Fixed-Rate vs. Variable-Rate Electric Plan: Which Is Best for You?

Fixed rate electric plans offer convenience, protection and predictability. Variable-rate plans offer flexibility and the potential of savings. Here's how to know which is better for you.

Stephen J. Bronner Contributor
Stephen J. Bronner is a New York-based freelance writer, editor and reporter. Over his more than a decade in journalism, he has written about energy, local politics and schools, startup success tips, the packaged food industry, the science of work, personal finance and blockchain. His bylined work has appeared in Inverse, Kotaku, Entrepreneur, NextAdvisor and CNET, and op-eds written on behalf of his clients were published in Forbes, HR Dive, Fast Company, NASDAQ and MarketWatch. Stephen previously served as contributors editor and news editor for Entrepreneur.com, and was the VP, Content and Strategy, at Ditto PR. He enjoys video games and punk rock. See some of his work at stephenjbronner.com.
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Katie Collins Managing Editor
Katie Collins is a senior editor for CNET covering home energy and solar power. Katie previously covered personal finance as a senior editor on NextAdvisor with a focus on mortgages and the housing market. She has also been an editor for The Simple Dollar, Reviews.com, Interest.com and CreditCards.com. Katie holds a bachelor's degree deviant behavior and social control from CUNY John Jay College of Criminal Justice and spent a decade working with at-risk teenagers and facilitating family crisis intervention and anger management groups. Katie took her counseling skills and passion for helping people into service journalism. Her goal is to help people make important decisions and reach their personal life goals. Katie's free time is spent with her two human children and two fur children. You can reach me at kcollins@cnet.com
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Stephen J. Bronner
Katie Collins
4 min read
An electric meter on the side of a home.

It's not just how much your electricity meter spins that determines your electricity bill. Depending on your electricity plan, it might matter what time of day it spins.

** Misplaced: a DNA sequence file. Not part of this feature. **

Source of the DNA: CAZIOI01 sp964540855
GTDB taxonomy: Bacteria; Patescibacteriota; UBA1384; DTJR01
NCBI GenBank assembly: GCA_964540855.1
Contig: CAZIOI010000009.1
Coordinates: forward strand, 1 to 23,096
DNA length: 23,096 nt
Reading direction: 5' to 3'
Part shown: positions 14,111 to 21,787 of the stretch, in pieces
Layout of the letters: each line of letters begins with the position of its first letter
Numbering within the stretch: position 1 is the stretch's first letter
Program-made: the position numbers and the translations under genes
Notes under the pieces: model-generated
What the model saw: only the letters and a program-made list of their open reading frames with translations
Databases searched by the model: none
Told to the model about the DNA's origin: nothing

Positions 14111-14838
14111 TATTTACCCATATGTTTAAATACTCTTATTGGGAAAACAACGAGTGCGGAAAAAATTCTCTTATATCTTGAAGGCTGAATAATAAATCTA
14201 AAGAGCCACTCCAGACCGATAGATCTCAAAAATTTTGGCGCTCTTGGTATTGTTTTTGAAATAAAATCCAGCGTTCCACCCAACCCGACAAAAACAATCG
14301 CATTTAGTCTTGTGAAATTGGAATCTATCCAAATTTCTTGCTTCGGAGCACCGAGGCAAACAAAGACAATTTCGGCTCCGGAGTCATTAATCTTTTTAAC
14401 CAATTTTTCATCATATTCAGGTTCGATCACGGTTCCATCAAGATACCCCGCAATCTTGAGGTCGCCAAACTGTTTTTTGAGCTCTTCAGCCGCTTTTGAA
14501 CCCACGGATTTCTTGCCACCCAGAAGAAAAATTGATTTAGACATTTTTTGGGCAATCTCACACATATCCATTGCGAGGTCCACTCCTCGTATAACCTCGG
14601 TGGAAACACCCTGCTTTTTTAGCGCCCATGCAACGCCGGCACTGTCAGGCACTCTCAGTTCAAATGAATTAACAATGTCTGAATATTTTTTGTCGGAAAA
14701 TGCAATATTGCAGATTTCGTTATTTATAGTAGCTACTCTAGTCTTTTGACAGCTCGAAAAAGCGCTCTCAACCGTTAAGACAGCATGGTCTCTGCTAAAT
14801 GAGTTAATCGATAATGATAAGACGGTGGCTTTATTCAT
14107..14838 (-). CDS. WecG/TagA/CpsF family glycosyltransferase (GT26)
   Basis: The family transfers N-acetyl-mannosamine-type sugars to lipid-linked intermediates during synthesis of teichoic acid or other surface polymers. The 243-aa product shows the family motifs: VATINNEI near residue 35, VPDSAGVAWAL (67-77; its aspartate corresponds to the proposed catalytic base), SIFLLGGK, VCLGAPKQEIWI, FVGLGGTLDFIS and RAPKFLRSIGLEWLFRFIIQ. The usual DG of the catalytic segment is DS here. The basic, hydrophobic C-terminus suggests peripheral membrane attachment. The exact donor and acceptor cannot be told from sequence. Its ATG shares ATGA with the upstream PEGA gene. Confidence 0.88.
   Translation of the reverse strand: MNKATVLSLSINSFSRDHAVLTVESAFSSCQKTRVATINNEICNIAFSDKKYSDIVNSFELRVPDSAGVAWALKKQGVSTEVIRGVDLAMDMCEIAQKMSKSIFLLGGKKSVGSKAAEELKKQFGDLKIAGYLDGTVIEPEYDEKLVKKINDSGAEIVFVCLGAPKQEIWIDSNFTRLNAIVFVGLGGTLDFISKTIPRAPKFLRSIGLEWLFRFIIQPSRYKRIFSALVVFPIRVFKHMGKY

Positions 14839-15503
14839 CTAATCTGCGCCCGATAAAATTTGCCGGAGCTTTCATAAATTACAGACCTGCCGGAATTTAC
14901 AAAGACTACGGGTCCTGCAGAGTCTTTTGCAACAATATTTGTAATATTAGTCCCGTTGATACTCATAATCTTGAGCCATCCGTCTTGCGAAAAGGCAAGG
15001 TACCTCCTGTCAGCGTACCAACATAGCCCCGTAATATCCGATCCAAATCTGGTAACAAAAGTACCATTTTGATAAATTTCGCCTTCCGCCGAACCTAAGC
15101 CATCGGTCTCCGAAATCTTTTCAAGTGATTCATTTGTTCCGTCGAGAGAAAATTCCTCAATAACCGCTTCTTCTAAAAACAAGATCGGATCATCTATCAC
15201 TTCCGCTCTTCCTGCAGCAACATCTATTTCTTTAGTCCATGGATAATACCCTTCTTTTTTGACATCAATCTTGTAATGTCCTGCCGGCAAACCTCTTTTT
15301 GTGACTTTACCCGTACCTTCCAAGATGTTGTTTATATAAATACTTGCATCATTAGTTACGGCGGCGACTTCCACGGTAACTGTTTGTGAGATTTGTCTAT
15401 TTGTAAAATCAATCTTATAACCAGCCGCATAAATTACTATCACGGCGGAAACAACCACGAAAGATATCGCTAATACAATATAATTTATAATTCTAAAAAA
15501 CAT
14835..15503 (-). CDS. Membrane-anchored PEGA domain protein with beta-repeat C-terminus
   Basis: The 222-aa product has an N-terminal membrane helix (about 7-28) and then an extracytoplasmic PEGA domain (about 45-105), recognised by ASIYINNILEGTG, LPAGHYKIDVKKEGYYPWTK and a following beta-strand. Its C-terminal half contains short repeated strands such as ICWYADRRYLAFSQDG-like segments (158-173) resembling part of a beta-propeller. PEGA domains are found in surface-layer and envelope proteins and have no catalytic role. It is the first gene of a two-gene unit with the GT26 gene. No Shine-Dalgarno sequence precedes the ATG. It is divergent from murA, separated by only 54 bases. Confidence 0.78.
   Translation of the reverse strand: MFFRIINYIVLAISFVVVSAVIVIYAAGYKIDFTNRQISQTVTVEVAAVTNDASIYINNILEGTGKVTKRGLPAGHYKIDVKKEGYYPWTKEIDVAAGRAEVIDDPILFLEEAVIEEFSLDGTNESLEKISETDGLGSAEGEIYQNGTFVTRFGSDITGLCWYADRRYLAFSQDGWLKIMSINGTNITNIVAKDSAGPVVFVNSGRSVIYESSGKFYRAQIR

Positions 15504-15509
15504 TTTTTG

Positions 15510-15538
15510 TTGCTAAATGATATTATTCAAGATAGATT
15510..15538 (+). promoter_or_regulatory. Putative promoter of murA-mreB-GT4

Grace Cary / Getty Images

Quick gut check: Are you the type of person who'd prefer to pay the same price for electricity all year, or would you rather take your chances with energy market ups and downs? 

That's essentially what you're choosing between when picking between a fixed- or variable-rate electric plan. 

But let's back up for a second. You'll have this choice only if you live in one of the 18 states that offer consumers deregulated energy markets, along with the District of Columbia. 

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If you live in a place where you're allowed to choose your energy supplier, understanding the difference between the types of energy plans is the difference between predictability and stability versus potential cost savings and flexibility. 

Can I choose my energy plan?

Currently, only 18 states and the District of Columbia offer their residents some sort of choice when it comes to their energy suppliers (your energy distributor or utility is typically locked in). Check out this CNET guide to see which states currently offer consumers a choice.

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We'll help you find the best electricity rates in your area

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with our partner Choose Energy

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In energy choice markets -- formally known as deregulated markets -- you can usually choose from a variety of pricing structures as well as where your energy comes from (such as renewable sources). Making the right choice can net you savings on your energy bill, while making a bad one could end up costing you more. One study, out of Harvard University and the University of Pennsylvania, even found that prices are higher in deregulated markets, so buyer beware. Still, it's worth at least considering your options, especially if you prefer predictability.